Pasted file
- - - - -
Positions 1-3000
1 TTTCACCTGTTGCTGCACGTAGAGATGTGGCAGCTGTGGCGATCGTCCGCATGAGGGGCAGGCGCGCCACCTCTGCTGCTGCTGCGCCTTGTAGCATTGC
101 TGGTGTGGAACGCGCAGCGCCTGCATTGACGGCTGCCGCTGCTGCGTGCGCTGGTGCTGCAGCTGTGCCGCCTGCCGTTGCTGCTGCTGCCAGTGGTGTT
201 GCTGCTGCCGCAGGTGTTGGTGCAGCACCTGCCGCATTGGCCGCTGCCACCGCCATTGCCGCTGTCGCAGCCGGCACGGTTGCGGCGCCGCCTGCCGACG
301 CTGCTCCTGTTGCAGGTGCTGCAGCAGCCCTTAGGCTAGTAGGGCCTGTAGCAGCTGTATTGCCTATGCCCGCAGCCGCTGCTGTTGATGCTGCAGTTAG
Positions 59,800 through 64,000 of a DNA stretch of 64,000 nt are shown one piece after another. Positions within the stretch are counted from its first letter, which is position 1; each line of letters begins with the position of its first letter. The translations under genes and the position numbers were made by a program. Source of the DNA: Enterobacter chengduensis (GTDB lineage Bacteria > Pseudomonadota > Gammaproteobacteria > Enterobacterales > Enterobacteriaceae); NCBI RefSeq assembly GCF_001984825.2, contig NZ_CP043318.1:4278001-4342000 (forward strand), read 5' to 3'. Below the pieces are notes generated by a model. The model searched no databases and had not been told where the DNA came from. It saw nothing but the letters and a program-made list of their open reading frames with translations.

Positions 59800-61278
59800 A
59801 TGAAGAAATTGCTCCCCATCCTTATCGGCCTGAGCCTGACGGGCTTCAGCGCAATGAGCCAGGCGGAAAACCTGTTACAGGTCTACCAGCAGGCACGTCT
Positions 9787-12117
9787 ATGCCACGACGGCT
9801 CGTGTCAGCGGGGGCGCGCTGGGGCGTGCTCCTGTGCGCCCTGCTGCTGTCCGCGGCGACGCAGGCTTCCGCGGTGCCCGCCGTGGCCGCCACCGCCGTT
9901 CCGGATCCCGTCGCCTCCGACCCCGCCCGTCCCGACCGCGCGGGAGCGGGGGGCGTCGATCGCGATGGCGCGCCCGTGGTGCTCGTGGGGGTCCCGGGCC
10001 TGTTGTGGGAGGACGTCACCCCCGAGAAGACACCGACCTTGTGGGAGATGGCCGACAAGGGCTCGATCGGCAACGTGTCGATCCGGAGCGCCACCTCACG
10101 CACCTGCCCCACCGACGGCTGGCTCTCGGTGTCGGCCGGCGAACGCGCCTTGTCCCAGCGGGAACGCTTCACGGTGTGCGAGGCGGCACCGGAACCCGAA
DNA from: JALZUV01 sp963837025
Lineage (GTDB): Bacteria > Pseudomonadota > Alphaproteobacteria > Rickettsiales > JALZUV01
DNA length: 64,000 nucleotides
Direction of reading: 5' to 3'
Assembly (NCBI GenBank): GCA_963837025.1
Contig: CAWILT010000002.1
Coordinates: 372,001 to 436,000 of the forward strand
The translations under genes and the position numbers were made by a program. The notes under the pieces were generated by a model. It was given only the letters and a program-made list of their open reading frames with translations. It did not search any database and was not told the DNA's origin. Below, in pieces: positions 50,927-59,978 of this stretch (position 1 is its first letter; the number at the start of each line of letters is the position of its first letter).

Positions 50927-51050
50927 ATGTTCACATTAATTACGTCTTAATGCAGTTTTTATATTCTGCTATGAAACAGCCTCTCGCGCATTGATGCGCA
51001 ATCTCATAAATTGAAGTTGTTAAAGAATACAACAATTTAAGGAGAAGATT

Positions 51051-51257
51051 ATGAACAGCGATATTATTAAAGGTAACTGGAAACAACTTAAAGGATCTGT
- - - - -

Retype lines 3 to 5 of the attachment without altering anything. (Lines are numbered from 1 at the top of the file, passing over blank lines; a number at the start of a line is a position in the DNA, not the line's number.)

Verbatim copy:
101 TGGTGTGGAACGCGCAGCGCCTGCATTGACGGCTGCCGCTGCTGCGTGCGCTGGTGCTGCAGCTGTGCCGCCTGCCGTTGCTGCTGCTGCCAGTGGTGTT
201 GCTGCTGCCGCAGGTGTTGGTGCAGCACCTGCCGCATTGGCCGCTGCCACCGCCATTGCCGCTGTCGCAGCCGGCACGGTTGCGGCGCCGCCTGCCGACG
301 CTGCTCCTGTTGCAGGTGCTGCAGCAGCCCTTAGGCTAGTAGGGCCTGTAGCAGCTGTATTGCCTATGCCCGCAGCCGCTGCTGTTGATGCTGCAGTTAG